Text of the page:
Baltimore Ohio Southwestern Railway Company v. Voigt/Opinion of the Court
The question we are asked to answer is whether William Voigt, the defendant in error, can avoid his agreement that the railroad company should not be responsible to him for injuries received while occupying an express car as a messenger, in the manner and circumstances heretofore stated, by invoking that principle of public policy which has been held to forbid a common carrier of passengers for hire to contract against responsibility for negligence.
The circuit judge thought the case could not be distinguished from the case of New York C. R. Co. v. Lockwood, 17 Wall. 357, 21 L. ed. 627, where a recovery was maintained by a drover injured while traveling on a stock train of the New York Central Railroad Company proceeding from Buffalo to Albany, on a pass which certified that he had shipped sufficient stock to give him a right to pass free to Albany, but which provided that the acceptance of the pass was to be considered a waiver of all claims for damages or injuries received on the train. This court held that a drover traveling on a pass, for the purpose of taking care of his stock on the train, is a passenger for hire, and that it is not lawful for a common carrier of such passenger to stipulate for exemption from responsibility for the negligence of himself or his servants. This case has been frequently followed, and it may be regarded as establishing a settled rule of policy. Grand Trunk R. Co. v. Stevens, 95 U.S. 655, 24 L. ed. 535; Liverpool & G. W. Steam Co. v. Phenix Ins. Co. 129 U.S. 397, 32 L. ed. 788, 9 Sup. Ct. Rep. 469.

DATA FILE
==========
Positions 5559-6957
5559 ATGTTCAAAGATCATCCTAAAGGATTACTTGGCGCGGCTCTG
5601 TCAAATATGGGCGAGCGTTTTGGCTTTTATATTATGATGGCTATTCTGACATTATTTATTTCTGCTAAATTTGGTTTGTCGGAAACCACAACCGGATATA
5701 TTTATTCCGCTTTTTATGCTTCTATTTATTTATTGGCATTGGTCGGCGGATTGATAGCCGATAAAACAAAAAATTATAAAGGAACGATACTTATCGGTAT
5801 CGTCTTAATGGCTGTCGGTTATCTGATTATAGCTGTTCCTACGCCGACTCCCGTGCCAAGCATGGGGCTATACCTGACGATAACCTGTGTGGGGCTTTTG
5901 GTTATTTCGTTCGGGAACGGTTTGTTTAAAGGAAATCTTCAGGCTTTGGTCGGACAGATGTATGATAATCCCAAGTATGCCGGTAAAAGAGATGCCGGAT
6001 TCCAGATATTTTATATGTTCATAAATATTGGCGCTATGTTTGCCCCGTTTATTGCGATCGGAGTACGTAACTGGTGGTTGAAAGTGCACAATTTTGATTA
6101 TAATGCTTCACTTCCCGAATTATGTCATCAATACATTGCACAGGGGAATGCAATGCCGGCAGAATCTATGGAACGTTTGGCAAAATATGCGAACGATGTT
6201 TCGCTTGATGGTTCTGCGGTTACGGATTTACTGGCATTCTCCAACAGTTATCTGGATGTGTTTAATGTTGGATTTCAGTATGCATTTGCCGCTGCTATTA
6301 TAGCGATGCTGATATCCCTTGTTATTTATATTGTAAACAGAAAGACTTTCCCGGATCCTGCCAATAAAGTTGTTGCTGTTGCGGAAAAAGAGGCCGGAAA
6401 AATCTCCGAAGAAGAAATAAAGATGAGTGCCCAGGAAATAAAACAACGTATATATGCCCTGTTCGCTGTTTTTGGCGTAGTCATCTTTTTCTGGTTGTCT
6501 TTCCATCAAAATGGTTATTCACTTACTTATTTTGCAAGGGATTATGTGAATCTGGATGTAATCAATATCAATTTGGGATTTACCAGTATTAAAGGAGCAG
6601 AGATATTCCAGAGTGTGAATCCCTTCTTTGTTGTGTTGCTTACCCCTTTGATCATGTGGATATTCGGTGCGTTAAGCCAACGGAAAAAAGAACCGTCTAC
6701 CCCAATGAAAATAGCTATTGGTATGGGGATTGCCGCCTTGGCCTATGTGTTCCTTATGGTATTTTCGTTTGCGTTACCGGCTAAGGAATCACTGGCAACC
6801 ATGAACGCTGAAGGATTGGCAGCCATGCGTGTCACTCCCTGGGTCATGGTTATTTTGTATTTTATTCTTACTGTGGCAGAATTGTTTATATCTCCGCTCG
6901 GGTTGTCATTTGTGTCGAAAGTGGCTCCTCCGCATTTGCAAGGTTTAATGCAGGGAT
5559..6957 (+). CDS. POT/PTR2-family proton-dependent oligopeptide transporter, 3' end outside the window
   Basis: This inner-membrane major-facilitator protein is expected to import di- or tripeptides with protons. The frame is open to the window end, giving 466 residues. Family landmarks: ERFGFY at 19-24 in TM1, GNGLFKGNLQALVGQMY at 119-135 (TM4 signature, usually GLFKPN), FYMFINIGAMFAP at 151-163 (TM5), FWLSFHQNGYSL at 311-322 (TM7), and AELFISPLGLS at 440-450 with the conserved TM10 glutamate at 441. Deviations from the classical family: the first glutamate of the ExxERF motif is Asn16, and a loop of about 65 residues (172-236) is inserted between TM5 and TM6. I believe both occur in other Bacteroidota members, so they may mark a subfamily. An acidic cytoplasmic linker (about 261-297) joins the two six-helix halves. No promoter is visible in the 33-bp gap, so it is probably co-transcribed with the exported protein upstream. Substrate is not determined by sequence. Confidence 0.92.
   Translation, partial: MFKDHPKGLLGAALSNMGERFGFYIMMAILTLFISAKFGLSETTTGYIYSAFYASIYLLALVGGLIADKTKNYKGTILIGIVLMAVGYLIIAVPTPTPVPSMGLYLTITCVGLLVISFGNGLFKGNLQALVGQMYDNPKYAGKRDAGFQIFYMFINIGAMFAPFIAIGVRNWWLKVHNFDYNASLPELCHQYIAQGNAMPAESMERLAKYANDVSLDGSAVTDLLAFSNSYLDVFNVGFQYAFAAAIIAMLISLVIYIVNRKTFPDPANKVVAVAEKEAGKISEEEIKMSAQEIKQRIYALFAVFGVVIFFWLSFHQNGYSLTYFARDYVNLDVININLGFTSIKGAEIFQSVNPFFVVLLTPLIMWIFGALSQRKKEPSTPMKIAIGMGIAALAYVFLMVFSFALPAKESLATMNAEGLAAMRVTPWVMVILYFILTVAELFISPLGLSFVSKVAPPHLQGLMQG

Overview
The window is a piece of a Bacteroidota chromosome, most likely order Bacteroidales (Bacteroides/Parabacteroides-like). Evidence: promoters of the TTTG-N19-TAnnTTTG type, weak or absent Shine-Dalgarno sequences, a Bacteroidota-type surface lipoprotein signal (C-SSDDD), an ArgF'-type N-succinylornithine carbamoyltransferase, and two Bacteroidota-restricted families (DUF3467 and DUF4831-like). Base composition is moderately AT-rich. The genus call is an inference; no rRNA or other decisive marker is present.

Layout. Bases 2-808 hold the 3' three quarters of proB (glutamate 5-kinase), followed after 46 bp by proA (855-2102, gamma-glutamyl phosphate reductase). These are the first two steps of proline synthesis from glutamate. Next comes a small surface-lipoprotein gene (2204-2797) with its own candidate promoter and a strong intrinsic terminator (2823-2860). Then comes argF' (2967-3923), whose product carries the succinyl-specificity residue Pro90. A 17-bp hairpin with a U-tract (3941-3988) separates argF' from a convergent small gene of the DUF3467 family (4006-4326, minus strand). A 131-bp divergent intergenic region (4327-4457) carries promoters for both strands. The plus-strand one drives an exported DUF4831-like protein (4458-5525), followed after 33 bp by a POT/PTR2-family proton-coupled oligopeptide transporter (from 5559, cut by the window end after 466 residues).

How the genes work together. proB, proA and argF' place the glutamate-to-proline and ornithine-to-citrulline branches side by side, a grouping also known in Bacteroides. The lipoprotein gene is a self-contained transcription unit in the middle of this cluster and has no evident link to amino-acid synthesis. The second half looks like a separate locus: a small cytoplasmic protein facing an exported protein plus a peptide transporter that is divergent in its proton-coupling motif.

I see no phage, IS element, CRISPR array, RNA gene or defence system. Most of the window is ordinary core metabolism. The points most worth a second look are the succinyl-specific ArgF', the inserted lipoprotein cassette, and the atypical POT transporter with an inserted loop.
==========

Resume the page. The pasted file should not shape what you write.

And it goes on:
The principles declared in those cases are salutary, and we have no disposition to depart from them. At the same time it must not be forgotten that the right of private contract is no small part of the liberty of the citizen, and that the usual and most important function of courts of justice is rather to maintain and enforce contracts than to enable parties thereto to escape from their obligation on the pretext of public policy, unless it clearly appear that they contravene public right or the public welfare. It was well said by Sir george Jessel, M. R., in Printing & N. Registering Co. v. Sampson, L. R. 19 Eq. 465:
'It must not be forgotten that you are not to extend arbitrarily those rules which say that a given contract is void as being against public policy, because if there is one thing which more than another public policy requires it is that men of full age and competent understanding shall have the utmost liberty of contracting, and that their contracts, when entered into freely and voluntarily, shall be held sacred, and shall be enforced by courts of justice. Therefore you have this paramount public policy to consider,-that you are not lightly to interfere with this freedom of contract.'